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Secondary pensions move a step closer

Secondary pensions move a step closer

Thursday 13 October 2022

Secondary pensions move a step closer

Thursday 13 October 2022


Plans to launch Guernsey's secondary pension scheme appear to be on track for a January 2024 start date, after a temporary delay.

Sovereign Pension Services is the States partner delivering the auto-enrolment scheme. This week it welcomed the CEO of National Employment Savings Trust Pensions to the island.

Helen Dean CBE was involved in the design and implementation of the UK's auto-enrolment pension scheme and is now responsible for delivery as CEO of one of the largest pension schemes in the UK.

Over the past two days she met members of the Guernsey Association of Pension Providers and gave a presentation to States Members. She shared her experiences of auto-enrolment in the UK since its introduction 10 years ago.

"We run the national pension scheme for auto enrolment in the UK. Any employer can use us and can enrol their employees in our pension scheme, and we will charge the same low-cut price to every worker. So, we don't differentiate on how much people earn, or if it's a large employer, everyone gets the same high-quality low-cost pension from us.

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Pictured: NEST has helped eleven million people start pension funds in the UK.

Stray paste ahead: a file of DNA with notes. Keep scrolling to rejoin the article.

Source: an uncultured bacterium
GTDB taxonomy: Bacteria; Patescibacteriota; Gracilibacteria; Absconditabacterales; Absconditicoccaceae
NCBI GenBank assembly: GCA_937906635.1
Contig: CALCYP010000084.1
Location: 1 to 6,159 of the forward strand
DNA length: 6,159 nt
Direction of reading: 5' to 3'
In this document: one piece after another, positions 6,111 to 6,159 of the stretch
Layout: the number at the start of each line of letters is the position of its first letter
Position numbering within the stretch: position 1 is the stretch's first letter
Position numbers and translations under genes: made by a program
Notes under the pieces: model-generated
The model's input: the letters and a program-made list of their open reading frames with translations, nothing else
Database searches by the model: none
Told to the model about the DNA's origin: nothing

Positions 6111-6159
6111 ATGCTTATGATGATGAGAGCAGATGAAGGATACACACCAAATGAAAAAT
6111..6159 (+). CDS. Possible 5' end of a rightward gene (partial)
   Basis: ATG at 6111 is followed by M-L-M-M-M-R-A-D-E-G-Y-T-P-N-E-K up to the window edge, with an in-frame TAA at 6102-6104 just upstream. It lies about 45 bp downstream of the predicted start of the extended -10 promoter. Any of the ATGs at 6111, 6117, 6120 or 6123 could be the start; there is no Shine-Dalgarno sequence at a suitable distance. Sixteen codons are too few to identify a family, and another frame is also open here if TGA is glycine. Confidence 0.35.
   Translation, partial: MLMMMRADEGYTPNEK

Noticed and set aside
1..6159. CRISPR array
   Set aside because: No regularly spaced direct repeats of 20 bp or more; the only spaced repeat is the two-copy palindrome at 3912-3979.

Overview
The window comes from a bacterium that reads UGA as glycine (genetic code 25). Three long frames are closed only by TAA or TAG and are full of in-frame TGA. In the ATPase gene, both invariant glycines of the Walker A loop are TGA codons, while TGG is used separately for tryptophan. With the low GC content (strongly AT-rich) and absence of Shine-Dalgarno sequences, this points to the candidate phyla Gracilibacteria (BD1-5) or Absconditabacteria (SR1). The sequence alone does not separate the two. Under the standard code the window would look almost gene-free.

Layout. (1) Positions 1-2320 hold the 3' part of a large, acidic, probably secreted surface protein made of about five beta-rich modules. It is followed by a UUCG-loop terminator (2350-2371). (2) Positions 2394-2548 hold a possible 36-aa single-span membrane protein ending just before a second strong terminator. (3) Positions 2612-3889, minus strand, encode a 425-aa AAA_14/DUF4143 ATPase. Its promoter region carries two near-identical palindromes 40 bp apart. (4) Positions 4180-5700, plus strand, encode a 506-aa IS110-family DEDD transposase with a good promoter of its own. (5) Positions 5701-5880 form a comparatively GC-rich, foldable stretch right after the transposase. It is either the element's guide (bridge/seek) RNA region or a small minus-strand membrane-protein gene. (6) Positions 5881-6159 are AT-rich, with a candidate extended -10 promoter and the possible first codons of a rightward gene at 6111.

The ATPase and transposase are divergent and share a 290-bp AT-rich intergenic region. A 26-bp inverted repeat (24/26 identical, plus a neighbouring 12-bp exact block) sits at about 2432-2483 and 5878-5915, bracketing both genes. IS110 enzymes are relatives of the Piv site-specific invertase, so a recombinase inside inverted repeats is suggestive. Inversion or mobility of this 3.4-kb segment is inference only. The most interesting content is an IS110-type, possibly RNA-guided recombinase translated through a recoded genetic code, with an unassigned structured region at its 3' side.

"It was just essential we had a national provider as when the UK brought in auto enrolment which has been such a phenomenal success but it's really essential that when you're requiring an employer to offer a pension that you can be certain that every employer's got access to high quality pension provision." 

In the 10 years since NEST launched in the UK, with a loan from the government, it has grown to 11million members, with just under £26billion in the fund.

The fund grows by about £5.7b every year, and the number of members is expected to grow from its current rate of around 1/3rd of the UK's working population to around half.

Ms Dean said the success of the scheme can be seen in the response of people who have started saving having never put anything aside for their future before.

"I spend a bit of time going out and talking to some of the employers who use us, and I always remember in Edinburgh at a little nursery school, and they were part time women with an employer who really believed in pensions but had not been able to find a pension provider who would offer them a pension previously. 

"I sat down in the little kiddy chairs in a circle and just started to talk to them about what it feels like for them, to suddenly be saving for retirement and the first thing that they felt was an enormous sense of relief. Thinking about saving for retirement, that's something they'd worried about for a long time but they hadn't quite known what to do about it so you just get a sense of 'oh, thank god', then they said they moved from that to a sense of pride, 'now I'm saving, I'm investing, I'm doing something positive for the future - get me!', you know, a real sense of pride, and almost empowerment from it, and then finally - and I think this is the key for the future - they said they began to get curious, and as their fund grew and it started to get more meaningful to them, well 'what is this?', 'what do you mean you're investing my money?', 'where are you investing my money?' and 'how are you investing my money?', and 'what does this mean?' so I think assuming that this is the route we're taking people through - relief, pride and curiosity - in terms of really ending up with a workforce who are more financially literate and more financially astute, auto enrolment could really be the start of something quite big."